Daily brisk walking at moderate speed (4 km/h) for at least 40 minutes per day, 7 days a week. Patients will be recommended to avoid high-glycemic index meals (such as snacks, candies, fiber-free juices and sugar-sweetened beverages), and to eat at least two daily servings of meat, poultry, fish (e.g. 2 g/kg) or other protein-rich food, starting when they decided to get pregnant and continuing until delivery. Recommendations will be emphasised at every appointment. Antidepressants will not be discontinued in both groups, but patients on paroxetine and sertraline, will be switched to fluoxetine.

No Intervention: Standard follow-up
Prenatal care will proceed according to the routine.

Primary Outcome Measures :
  1. Neonatal Hypoglycemia [ Time Frame: 1, 2 and 4 h after birth. ]
    Any glucose level equal or below 40mg/dL at 1, 2 or 4 h after birth, obtained by heelstick.

Secondary Outcome Measures :
  1. Refractory Hypoglycemia [ Time Frame: One hour after feeding or after intravenous dextrose ]

    Any glucose level ≤ 40/dL at 1, 2 or 4 h:

    1. Neonates with hypoglycemia (glucose level equal or below 40 mg/dL at 1, 2 or 4 h) will be offered milk. Neonates unable to suckle, will be treated with intravenous dextrose for one hour.
    2. A new heel stick blood sample will be drawn to assess glucose levels.
    3. Neonates with persistent hypoglycemia will be considered as refractory hypoglycemia.

Other Outcome Measures:
  1. Pregnancy and Neonatal Outcomes [ Time Frame: Three years ]
    Early miscarriages, 2nd and 3rd trimester losses, preterm deliveries, take-home babies, neonatal hypoglycemia: number of babies

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Ages Eligible for Study:   up to 40 Years   (Child, Adult)
Sexes Eligible for Study:   All
Accepts Healthy Volunteers:   No
Inclusion criteria: recurrent early unexplained miscarriages Exclusion criteria: (i) antiphospholipid antibodies, (ii) second- or third-trimester losses, (iii) multiple pregnancy, (iv) anatomical abnormalities that could increase the risk of early miscarriages, (iv) any condition requiring a priori anticoagulation, (v) protocol violation.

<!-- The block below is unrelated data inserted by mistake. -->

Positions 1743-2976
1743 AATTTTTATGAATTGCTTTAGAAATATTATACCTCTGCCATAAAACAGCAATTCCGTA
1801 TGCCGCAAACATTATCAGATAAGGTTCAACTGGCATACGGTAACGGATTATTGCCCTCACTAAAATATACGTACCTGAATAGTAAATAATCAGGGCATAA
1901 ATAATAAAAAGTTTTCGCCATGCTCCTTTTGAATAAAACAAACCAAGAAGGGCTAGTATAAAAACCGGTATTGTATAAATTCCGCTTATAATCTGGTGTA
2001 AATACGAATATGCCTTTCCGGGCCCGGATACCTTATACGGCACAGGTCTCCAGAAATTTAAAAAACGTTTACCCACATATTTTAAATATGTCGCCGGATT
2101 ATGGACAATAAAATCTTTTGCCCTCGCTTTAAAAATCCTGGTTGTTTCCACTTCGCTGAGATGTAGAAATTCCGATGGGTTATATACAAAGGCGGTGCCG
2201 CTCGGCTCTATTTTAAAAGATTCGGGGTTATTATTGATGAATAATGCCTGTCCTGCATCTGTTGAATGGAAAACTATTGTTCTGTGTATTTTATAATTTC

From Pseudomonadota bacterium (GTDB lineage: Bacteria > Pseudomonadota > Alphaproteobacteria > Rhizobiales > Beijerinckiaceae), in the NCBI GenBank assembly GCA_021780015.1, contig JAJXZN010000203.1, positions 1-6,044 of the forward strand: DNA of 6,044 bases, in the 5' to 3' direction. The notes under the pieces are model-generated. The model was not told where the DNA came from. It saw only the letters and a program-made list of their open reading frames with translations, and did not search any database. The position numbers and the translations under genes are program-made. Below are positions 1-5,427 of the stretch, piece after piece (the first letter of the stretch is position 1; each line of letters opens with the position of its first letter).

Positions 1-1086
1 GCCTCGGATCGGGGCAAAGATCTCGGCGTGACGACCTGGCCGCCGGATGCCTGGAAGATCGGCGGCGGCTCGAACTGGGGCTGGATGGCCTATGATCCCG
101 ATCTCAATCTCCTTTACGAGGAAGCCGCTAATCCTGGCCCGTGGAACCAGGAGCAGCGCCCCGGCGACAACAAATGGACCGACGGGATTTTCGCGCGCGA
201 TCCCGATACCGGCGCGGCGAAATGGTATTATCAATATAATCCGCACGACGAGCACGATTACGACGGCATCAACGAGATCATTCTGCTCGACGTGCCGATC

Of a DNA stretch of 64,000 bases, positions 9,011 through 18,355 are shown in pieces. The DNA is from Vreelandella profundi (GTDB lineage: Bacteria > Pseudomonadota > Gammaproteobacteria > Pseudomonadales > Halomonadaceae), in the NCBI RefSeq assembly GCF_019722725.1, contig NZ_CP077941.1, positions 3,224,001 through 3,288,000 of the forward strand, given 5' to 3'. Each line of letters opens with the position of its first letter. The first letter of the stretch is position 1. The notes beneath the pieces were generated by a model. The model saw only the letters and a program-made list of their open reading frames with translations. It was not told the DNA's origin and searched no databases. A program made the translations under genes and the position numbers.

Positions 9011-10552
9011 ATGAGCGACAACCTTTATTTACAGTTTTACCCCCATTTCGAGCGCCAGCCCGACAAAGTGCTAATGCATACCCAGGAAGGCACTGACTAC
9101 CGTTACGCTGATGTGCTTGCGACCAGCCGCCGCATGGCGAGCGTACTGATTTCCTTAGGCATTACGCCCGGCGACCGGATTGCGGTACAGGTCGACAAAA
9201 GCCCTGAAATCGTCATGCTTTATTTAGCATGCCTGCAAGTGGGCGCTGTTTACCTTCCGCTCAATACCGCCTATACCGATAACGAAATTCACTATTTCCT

Information from the National Library of Medicine

To learn more about this study, you or your doctor may contact the study research staff using the contact information provided by the sponsor.

Please refer to this study by its identifier (NCT number): NCT01409382

Hospital Federal dos Servidores do Estado
Rio de Janeiro, RJ, Brazil, 20221-903
Sponsors and Collaborators
Hospital dos Servidores do Estado do Rio de Janeiro
Rio de Janeiro State Research Supporting Foundation (FAPERJ)
Principal Investigator: Maria A Sayeg-Porto, MD, PhD Hospital dos Servidores do Estado, RJ; Universidade Federal do Rio de Janeiro
Principal Investigator: Paulo R Benchimol-Barbosa, MD, DSc Universidade Gama Filho; COPPE/UFRJ
Principal Investigator: Silvia Hoirisch-Clapauch, MD Hospital dos Servidores do Estado, RJ

Additional Information:
Publications of Results:
Hoirisch-Clapauch S, Porto MAS. Early neonatal hypoglycemia prediction according to maternal parameters. Thrombosis Research 131(1): S96, 2013.

Responsible Party: Silvia Hoirisch Clapauch, Principal investigator, Hospital dos Servidores do Estado do Rio de Janeiro Identifier: NCT01409382     History of Changes
Other Study ID Numbers: 000416-09-08-2010
First Posted: August 4, 2011    Key Record Dates
Results First Posted: January 21, 2016
Last Update Posted: September 29, 2016
Last Verified: August 2016
Individual Participant Data (IPD) Sharing Statement:
Plan to Share IPD: Yes

Keywords provided by Silvia Hoirisch Clapauch, Hospital dos Servidores do Estado do Rio de Janeiro:
neonatal hypoglycemia
physical activity
sedentary lifestyle
high-glycemic index diet
take-home baby
recurrent miscarriages
preterm delivery

Additional relevant MeSH terms:
Abortion, Spontaneous
Glucose Metabolism Disorders
Metabolic Diseases
Pregnancy Complications